1. Stein, B. R (2001) On Her Own Terms: Annie Montague No. 5, Zona Andina Proy. 30. Programa de Coop. Tecn. 19. Hutchinson GE (1978) An Introduction to Population Alexander and the Rise of Science in the American (Instituto Interamericano de Ciencias Agricola, Lima, Ecology (Yale Univ Press, New Haven, CT). West (Univ of California Press, Berkeley, CA). Peru). 20. Colwell RK (1992) In Keywords in Evolutionary Biology, 2. Grinnell, J (1910) The methods and uses of a research 10. Tosi JA (1969) Ecological Map of Costa Rica (Tropical eds Keller EF, Lloyd EA (Harvard Univ Press, Cambridge, museum. Popular Science 163–169. Science Center, San Jose, Costa Rica). MA), pp 241–248. 3. Grinnell J (1917) The niche-relationships of the Califor- 11. Johnson RH (1910) Determinate Evolution in the Color 21. Colwell RK, Rangel TF (2009) Hutchinson’s duality: The nia thrasher. The Auk 34:427–433. Pattern of the Lady-Beetles. Publication No. 122 (Car- once and future niche. Proc Natl Acad Sci USA 4. von Humboldt A (1805) Geographie des Plantes Equi- negie Institute of Washington, Washington, DC). 106:19651–19658. noxiales. in Essai sur la Geographie des Plantes, eds von 12. Chase J, Leibold M (2003) Ecological Niches: Linking 22. Sobero´n J, Nakamura M (2009) Niches and distribu- Humboldt A, Bonpland A (Chez Levrault, Schoell et Classical and Contemporary Approaches (Univ of Chi- tional areas: Concepts, methods, and assumptions. Proc compagnie, Paris). cago Press, Chicago). Natl Acad Sci USA 106:19644–19650. 13. Grinnell J (1914) An account of the mammals and birds 5. Sachs A (2006) The Humboldt Current: Nineteenth 23. Udvardy MDF (1959) Notes on the edological of the Lower Colorado Valley with special reference to Century Exploration and the Roots of American Envi- concepts of habitat, biotope and niche. Ecology the distributonal problems presented. Univ Cal Publ ronmentalism (Viking, New York). 40:725–728. Zool 12:51–294. 6. Merriam CH (1890) Results of a biological survey of the 24. Hardin G (1960) The competitive exclusion principle. 14. Griesemer JR (1992) In Keywords in evolutionary biol- San Francisco Mountain Region and desert of the Little Science 131:1292–1297. ogy, eds Keller EF, Lloyd EA (Harvard Univ Press, Cam- Colorado, Arizona. 1. General results, with special ref- 25. Hutchinson G (1957) Concluding remarks. Cold Spring bridge, MA), pp 231–240. erence to the geographical and vertical distribution of 15. Grinnell J, Swarth H (1913) An account of the birds and Harbor Symp Quant Biol 22: 415–427. species. North Am Fauna 3:1–34. mammals of the San Jacinto area of Southern Califor- 26. Ellenberg H (1953) Physiologisches und o¨kologisches 7. Grinnell J, Storer TI (1924) Animal Life in the Yosemite: nia. Univ Cal Publ Zool 10:197–406. Verhalten derselben Pﬂanzenarten. Berichte der Deut- An Account of the Mammals, Birds, Reptiles, and 16. Grinnell J (1904) The origin and distribution of the schen botanischen Gesellschaft 65:351–362. Amphibians in a Cross-Section of the Sierra Nevada chestnut-backed chickadee. The Auk 21:364–379. 27. Whittaker RH, Levin SA, Root RB (1973) Niche, habitat, (Univ of California Press, Berkeley). 17. Leibold, M (2002) In Life on Earth: An Encyclopedia of and ecotope. Amer Nat 107:321–338. 8. Holdridge LR (1967) Life Zone Ecology (Tropical Science Biodiversity, Ecology, and Evolution, eds Eldredge N 28. McIntosh RP (1985) The Background of Ecology: Concept Center, San Jose, Costa Rica). (ABC-CLIO, Santa Barbara, CA), Vol. 1, pp 287–291. and Theory (Cambridge Univ Press, Cambridge, UK). 9. Tosi JA (1960) Zonas de Vida Natural en el Peru, Moria 18. Elton CS (1927) Animal Ecology (Sidgwick and Jackson, 29. Simpson GG (1944) Tempo and Mode in Evolution Explicativa sobre el Mapa Ecologico de Peru. Bot. Tec. London). (Columbia Univ Press, New York).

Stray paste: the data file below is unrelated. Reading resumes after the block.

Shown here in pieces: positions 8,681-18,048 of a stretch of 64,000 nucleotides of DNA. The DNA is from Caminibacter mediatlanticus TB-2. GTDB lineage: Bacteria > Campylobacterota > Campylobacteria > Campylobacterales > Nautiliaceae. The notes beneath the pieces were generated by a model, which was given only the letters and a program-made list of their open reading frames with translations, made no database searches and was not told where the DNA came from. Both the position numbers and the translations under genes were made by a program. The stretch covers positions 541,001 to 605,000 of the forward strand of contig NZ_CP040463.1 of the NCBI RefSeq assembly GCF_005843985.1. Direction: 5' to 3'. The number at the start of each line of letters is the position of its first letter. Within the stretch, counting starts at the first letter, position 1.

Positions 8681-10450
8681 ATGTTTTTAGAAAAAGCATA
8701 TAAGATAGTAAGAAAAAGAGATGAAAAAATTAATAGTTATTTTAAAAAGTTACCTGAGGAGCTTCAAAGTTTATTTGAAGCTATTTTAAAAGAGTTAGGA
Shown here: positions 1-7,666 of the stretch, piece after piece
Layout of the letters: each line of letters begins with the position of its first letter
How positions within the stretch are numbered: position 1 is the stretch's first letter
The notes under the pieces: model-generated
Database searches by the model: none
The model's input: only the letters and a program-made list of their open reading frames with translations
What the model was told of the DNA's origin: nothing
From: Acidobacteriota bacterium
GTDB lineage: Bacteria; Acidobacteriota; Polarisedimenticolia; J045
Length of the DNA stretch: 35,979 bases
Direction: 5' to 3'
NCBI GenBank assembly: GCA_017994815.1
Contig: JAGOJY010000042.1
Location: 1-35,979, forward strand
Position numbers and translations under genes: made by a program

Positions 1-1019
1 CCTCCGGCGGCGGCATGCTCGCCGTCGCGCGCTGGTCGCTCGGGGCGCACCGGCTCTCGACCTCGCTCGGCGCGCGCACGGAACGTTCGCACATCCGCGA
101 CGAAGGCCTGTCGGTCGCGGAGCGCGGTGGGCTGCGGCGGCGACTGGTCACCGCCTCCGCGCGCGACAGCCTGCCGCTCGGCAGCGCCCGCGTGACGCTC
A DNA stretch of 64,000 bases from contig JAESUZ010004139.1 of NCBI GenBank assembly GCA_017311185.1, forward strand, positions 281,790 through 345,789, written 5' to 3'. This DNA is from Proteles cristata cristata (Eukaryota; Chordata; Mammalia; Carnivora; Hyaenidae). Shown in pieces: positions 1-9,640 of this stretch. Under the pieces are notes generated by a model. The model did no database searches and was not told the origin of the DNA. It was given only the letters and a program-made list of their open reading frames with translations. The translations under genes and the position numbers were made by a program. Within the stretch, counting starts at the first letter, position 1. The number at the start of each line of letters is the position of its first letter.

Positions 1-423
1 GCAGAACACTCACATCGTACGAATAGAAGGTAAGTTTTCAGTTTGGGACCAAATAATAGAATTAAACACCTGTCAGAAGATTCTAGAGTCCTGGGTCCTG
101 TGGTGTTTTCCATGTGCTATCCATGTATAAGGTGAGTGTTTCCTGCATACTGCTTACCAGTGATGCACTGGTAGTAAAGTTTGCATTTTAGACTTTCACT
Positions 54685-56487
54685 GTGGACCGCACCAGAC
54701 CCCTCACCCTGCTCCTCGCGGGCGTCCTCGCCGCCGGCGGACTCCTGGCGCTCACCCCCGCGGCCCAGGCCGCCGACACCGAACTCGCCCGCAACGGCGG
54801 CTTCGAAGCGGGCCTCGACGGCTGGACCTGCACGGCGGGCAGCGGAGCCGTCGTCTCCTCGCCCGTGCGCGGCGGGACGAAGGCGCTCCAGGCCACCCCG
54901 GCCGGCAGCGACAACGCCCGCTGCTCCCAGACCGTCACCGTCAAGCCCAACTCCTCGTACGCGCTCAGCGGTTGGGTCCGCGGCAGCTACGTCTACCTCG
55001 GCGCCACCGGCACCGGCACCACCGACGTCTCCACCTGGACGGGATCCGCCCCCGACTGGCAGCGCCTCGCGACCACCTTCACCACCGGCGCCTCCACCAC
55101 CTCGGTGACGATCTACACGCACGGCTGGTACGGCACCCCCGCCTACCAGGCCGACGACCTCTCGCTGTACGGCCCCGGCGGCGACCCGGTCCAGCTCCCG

Wake et al. PNAS ͉ November 17, 2009 ͉ vol. 106 ͉ suppl. 2 ͉ 19635 Downloaded by guest on September 29, 2021 30. Valentine JW (1969) Niche diversity and niche size pat- 46. Wiens JJ, Graham CH (2005) Niche conservatism: Inte- 59. Tingley MW, Monahan WB, Beissinger SR, Moritz C terns in marine fossils. Paleobiology 43:905–915. grating evolution, ecology, and conservation biology. (2009) Birds track their Grinnellian niche through a 31. Imbrie I, Kipp NG (1971) In The Late Cenozoic Glacial Ann Rev Ecol Evol Syst 36:519–539. century of climate change. Proc Natl Acad Sci USA Ages, ed Turekian K (Yale Univ Press, New Haven, CT), 47. Losos JB (2008) Phylogenetic niche conservatism, phy- 106:19637–19643. pp 71–181. logenetic signal and the relationship between phylo- 60. Porter W, Kearney M (2009) Size, shape and the ther- 32. CLIMAP (1981) Seasonal Reconstructions of the Earth’s genetic relatedness and ecological similarity among mal niche of endotherms. Proc Natl Acad Sci USA Surface at the Last Glacial Maximum in Map Series, species. Ecol Lett 11:995–1003. 106:19666–19672. Technical Report MC-36 (Geological Society of Amer- 48. Ackerly D (2009) Conservatism and diversiﬁcation of 61. Buckley LB (2007) Linking traits to energetics and pop- ica, Boulder, CO). plant functional traits: Evolutionary rates versus phy- ulation dynamics to predict lizard ranges in changing 33. COHMAP (1988) Climatic changes of the last 18,000 logenetic signal. Proc Natl Acad Sci USA 106:19699– environments. Amer Nat 171:E1–E19. years: Observations and model simulations. Science 19706. 62. Graham CH, Parra JL, Rahbek C, McGuire JA (2009) 241:1043–1052. 49. Yesson C, Culham A (2006) Phyloclimatic modeling: Phylogenetic community structure in tropical hum- 34. Tiffney BH, Manchester SR (2001) The use of geological Combining phylogenetics and biocimatic modeling. mingbird communities. Proc Natl Acad Sci USA and paleontological evidence in evaluating plant phy- Syst Biol 55:785–802. logeographic hypotheses in the Northern Hemisphere 50. Evans MK, Smith S, Flynn R, Donoghue M (2009) Cli- 106:19673–19678. Tertiary. Int J Plant Sci 162:S3–S17. mate, niche evolution, and diversiﬁcation of the ‘‘bird- 63. Okie JG, Brown JH (2009) Niches, body sizes, and the 35. Graham RW (1984) Paleoenvironmental implications of cage’’ evening primroses (Oenothera, Sections Anogra disassembly of mammal communities on the Sunda the Quaternary distribution of the Eastern Chipmunk and Kleinia). Amer Nat 173:225–240. Shelf islands. Proc Natl Acad Sci USA 106:19679–19684. (Tamias striatus) in central Texas. Quat Res 21:111–114. 51. Vietes DR, Nieto-Roma´n S, Wake DB (2009) Reconstruc- 64. Jackson ST, Betancourt JL, Booth RK, Gray ST (2009) 36. Eldredge N (1971) The allopatric model and phylogeny tion of the climate envelopes of salamanders and their Ecology and the ratchet of events: Climate variability, in Paleozoic invertebrates. Evolution 25:156–167. evolution through time. Proc Natl Acad Sci USA niche dimensions, and species distributions. Proc Natl 37. Eldredge N, Gould SJ (1972) In Models in paleobiology, 106:19715–19722. Acad Sci USA 106:19685–19692. ed Schopf TJM (Freeman, Cooper and Co., San Fran- 52. Austin MP, Nicholls AO, Margules CR (1990) Measure- 65. Angert AL (2009) The niche, limits to species’ distribu- cisco), pp 82–115. ment of the realized qualitative niche: environmental tions, and spatiotemporal variation in demography 38. Wake DB, Roth G, Wake MH (1983) On the problem of niches of ﬁve Eucalyptus species. Ecol Monogr 60:161– across the elevation ranges of two monkeyﬂowers. stasis in organismal evolution. J Theor Biol 101:211– 177. Proc Natl Acad Sci USA 106:19693–19698. 224. 53. Peterson AT, et al. (2002) Future projections for Mexi- 66. Zimmerman NE, et al. (2009) Climatic extremes improve 39. Eldredge N (1995) Reinventing Darwin: The Great De- can faunas under global climate change scenarios. Na- predictions of spatial patterns of tree species. Proc Natl bate at the High Table of Evolutionary Theory (John ture 416:626–629. Acad Sci USA 106:19723–19728. Wiley, New York). 54. Thuiller W (2003) BIOMOD—optimizing predictions of 67. Wiens JA, Stralberg D, Jongsomjit D, Howell CA, Snyder 40. Ackerly DD (2003) Community assembly, niche conser- species distributions and projecting potential future MA (2009) Niches, models, and climate change: Assess- vatism and adaptive evolution in changing environ- shifts under global change. Glob Change Biol 9:1353– ing the assumptions and uncertainties. Proc Natl Acad ments. Int J Plant Sci 164:S165–S184. 1362. Sci USA 106:19729–19736. 41. Hadly EA, Spaeth PA, Li C (2009) Niche conservatism 55. Holt RD (2009) Bringing the Hutchinsonian niche into the 68. Stralberg D, et al. (2009) Re-shufﬂing of species with above the species level. Proc Natl Acad Sci USA 21st century: Ecological and evolutionary perspectives. climate disruption: A no-analog future for California 106:19707–19714. Proc Natl Acad Sci USA 106:19659–19665. birds? PLoS ONE 4:e6825–e6825. 42. Ridley M (1992) Darwin sound on comparative method. 56. Elith J, Leathwick JR (2009) Species distribution models: TREE 7:37. Ecological explanation and prediction across space and 69. Williams SE, et al. (2009) Ecological specialization and 43. Clutton-Brock TH, Harvey PH (1977) Primate ecology time. Ann Rev Ecol Evol Syst 40:677–697. population size in a biodiversity hotspot: How rare and social organization. J Zool 183:1–39. 57. Loarie SR, et al. (2008) Climate change and the future of species avoid extinction. Proc Natl Acad Sci USA 44. Harvey PH, Pagel M (1991) The Comparative Method in California’s endemic ﬂora. PLoS ONE 3:e2502. 106:19737–19741. Evolutionary Biology (Oxford Univ Press, Oxford). 58. Moritz C, et al. (2008) Impact of a century of climate 70. Rabinowitz D (1981) In The Biological Aspects of Rare 45. Grafen A (1989) The phylogenetic regression. Phil Trans change on small-mammal communities in Yosemite Plant Conservation, ed Synge H (John Wiley & Sons, Roy Soc London Ser B 326:119–157. National Park, USA. Science 322:261–264. Chichester, UK), pp 205–217.
19636 ͉ www.pnas.org͞cgi͞doi͞10.1073͞pnas.0911097106 Wake et al. Downloaded by guest on September 29, 2021